And when it came time to hand in the final, my professor asked if I’d be interested in doing research because he was looking for a lab assistant. I was actually looking for research at the time, so I said yes right away. And it worked out really well. That was in January 2015 that I joined.

When you first joined the lab, did you have previous experience?|
I was familiar with the theory of a lot of techniques from the coursework and the intro labs. The classes do a good job of explaining PCR, and electrophoresis. So I had the background to get started, though I definitely needed someone looking over me when I was first started. The post doc, Chris, and Kash, the research support specialist, were both really helpful. Anytime I had a technical question, they’d be able to answer it thoroughly.  

What was one of the most surprising you’ve found about doing research?
There are so many new things that are amazing to me – like machine learning, or CRISPR, and really just cutting edge innovations that you might not learn about in your classes where the focus is on teaching you the basics. The lab meetings are great because the professor understands that some of us are new and so he would take the time to explain things like that to us. Everyone in the lab is really easy to approach. I’m really thankful for that. I’m able to ask the questions I want. At lab meetings, we all talk and communicate about our different projects so I’ve become more experienced with what the others are doing as well.

Has doing research helped you with your classes?
Yes, especially for Clinical Lab Sciences. It’s definitely helped me technique-wise, with basic pipetting, and sterile techniques, the basics.  Some of the quality control work I’ve done in the Rest lab also fits perfectly with CLS as a major and career. And even with theory, I’d say that the whole basis of doing laboratory research at heart is about asking questions and trying to solve them. And in my classes, I feel like I can do that even better now. If I have a question, I know how to read and interpret scholarly articles better. It’s kind of empowered me to be able to answer my own questions more so than if I hadn’t been in research.

What are your future plans?
I feel like I want to get out and work for a couple years. With the CLS major, I think that I’ll be able to get a job after graduation in a medical laboratory, and then decide what other things I’d like to pursue.  Currently I’m leaning towards studying pathology.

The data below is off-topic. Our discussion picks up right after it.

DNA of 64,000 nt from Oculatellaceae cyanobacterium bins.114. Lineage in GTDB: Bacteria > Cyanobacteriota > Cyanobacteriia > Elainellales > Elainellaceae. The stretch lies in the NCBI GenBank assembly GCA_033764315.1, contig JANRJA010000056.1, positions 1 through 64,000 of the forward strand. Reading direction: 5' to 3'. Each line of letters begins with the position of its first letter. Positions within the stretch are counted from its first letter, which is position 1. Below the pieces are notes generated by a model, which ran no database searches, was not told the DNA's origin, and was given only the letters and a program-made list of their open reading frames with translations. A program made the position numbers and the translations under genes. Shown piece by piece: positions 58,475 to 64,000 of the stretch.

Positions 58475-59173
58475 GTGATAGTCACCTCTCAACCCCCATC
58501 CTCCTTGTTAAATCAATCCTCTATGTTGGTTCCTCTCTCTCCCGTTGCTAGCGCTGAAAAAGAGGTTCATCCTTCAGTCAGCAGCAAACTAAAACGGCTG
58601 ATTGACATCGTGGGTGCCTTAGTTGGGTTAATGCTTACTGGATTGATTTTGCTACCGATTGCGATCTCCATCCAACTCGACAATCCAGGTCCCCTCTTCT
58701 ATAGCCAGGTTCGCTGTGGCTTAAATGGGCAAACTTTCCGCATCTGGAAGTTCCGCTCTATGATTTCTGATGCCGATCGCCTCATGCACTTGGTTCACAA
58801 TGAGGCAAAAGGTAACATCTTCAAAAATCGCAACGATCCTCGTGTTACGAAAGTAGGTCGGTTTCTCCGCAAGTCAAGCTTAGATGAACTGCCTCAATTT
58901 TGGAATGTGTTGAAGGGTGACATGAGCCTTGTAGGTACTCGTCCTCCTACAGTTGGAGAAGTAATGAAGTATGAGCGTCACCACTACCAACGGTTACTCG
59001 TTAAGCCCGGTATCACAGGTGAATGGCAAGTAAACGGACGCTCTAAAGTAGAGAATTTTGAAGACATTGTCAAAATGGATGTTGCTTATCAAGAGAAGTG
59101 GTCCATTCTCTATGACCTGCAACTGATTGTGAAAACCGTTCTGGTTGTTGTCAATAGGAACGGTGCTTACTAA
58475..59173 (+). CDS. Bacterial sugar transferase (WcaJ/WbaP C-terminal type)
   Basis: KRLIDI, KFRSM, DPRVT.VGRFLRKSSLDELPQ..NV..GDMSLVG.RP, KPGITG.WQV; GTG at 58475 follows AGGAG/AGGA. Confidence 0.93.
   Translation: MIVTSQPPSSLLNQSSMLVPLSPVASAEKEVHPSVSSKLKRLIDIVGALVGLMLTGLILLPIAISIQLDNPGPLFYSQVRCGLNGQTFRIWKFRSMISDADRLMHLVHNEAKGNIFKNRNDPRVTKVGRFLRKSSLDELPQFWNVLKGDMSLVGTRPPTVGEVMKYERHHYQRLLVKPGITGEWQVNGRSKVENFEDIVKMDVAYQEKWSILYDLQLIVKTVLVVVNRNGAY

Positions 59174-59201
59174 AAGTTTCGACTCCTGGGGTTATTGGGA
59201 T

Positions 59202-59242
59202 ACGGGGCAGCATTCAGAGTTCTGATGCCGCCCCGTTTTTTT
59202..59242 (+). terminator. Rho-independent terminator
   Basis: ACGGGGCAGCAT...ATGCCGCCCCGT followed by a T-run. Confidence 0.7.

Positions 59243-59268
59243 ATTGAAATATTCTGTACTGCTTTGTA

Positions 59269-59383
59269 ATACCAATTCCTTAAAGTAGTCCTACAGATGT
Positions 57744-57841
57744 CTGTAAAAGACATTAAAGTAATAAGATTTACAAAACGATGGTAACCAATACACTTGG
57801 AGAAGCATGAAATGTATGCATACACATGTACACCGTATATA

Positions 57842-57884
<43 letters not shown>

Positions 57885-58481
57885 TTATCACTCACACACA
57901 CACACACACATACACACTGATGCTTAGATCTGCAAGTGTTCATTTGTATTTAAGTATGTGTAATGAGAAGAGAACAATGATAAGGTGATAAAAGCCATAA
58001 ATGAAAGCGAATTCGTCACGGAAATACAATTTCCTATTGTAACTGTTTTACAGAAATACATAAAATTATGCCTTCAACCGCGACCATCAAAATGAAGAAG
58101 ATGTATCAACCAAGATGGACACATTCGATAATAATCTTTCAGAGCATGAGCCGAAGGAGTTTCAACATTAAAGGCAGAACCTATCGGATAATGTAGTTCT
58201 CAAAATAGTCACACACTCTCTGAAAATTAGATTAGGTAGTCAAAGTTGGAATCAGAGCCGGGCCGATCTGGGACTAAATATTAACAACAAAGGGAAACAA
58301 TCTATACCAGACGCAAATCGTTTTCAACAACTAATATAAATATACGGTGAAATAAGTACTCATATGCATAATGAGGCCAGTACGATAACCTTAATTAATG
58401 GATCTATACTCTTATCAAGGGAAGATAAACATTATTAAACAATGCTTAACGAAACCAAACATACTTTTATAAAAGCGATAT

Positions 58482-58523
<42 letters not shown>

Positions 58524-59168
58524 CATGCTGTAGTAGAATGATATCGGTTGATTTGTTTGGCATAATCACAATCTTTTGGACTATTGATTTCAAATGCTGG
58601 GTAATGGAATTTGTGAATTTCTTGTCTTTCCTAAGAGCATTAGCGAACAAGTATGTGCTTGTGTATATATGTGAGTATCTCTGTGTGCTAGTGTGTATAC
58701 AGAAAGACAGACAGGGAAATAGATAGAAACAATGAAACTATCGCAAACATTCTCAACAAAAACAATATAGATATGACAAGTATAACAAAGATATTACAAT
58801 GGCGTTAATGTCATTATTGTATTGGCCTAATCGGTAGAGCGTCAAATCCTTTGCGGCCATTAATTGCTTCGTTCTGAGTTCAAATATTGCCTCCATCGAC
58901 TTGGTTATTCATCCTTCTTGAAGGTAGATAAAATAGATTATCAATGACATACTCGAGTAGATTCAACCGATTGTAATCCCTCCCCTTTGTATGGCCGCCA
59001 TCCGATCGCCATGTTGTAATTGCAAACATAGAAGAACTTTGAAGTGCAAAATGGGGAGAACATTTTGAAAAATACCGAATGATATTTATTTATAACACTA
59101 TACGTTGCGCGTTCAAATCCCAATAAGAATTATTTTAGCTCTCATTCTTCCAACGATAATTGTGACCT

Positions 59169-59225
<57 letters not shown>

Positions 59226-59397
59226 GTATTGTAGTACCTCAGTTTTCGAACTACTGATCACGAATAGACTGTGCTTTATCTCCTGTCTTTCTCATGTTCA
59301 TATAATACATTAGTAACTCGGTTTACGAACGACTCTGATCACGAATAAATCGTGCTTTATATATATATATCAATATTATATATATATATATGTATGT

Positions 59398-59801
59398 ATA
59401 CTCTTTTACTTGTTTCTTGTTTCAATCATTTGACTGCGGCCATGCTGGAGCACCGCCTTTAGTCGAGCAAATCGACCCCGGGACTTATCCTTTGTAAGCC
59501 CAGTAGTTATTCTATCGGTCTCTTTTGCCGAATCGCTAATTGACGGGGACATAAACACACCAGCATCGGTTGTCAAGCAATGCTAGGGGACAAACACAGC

What do you most like about research?
There are so many things I like. Doing research is the opposite of monotony. There’s not a day you come in where you can predict exactly what will happen. Of course anyone in research will understand the need for replications within experiments, but if you step back and look at the big picture, those replications become less tedious and more exciting. Because yes you expect this to happen… but what if it doesn’t? You’re doing something and you have these questions … And I love that aspect of research where you ask one question at the start and you can come up with a totally different one at the end.  
I also like that you are always dealing with obstacles. That’s kind of what makes it fun, if you can surpass them. Even in the midst of running into problems, you need to be able to step back and realize that there are multiple ways around every problem, and figuring them out requires creativity.  The challenge to stay creative and constantly challenge your beliefs is what motivates me to keep going, and keeps research fresh.

What advice about research would you have for beginning undergraduates?
It’s important to get a good fit into the right lab that is doing things that will keep you curious, because I believe research can appeal to anyone. You just have to find the right field. In order to do that, the best quality that you can create or foster in yourself is to be curious. That’s the heart of what research really is. When you’re in class, pay attention to your inner dialogue and be hyper-alert to what topics make you start wondering and cause you to ask how does this happen, and why. That’s when you go to office hours, to get those questions answered. And I think if you have an affinity for a topic because of your curiosity, you’ll be able to get research by emailing professors, going to office hours, and flat out asking if they have room in their lab. You need to be really receptive to what you’re gravitating towards in class, what makes you ask questions. That’s ultimately what will lead to your success.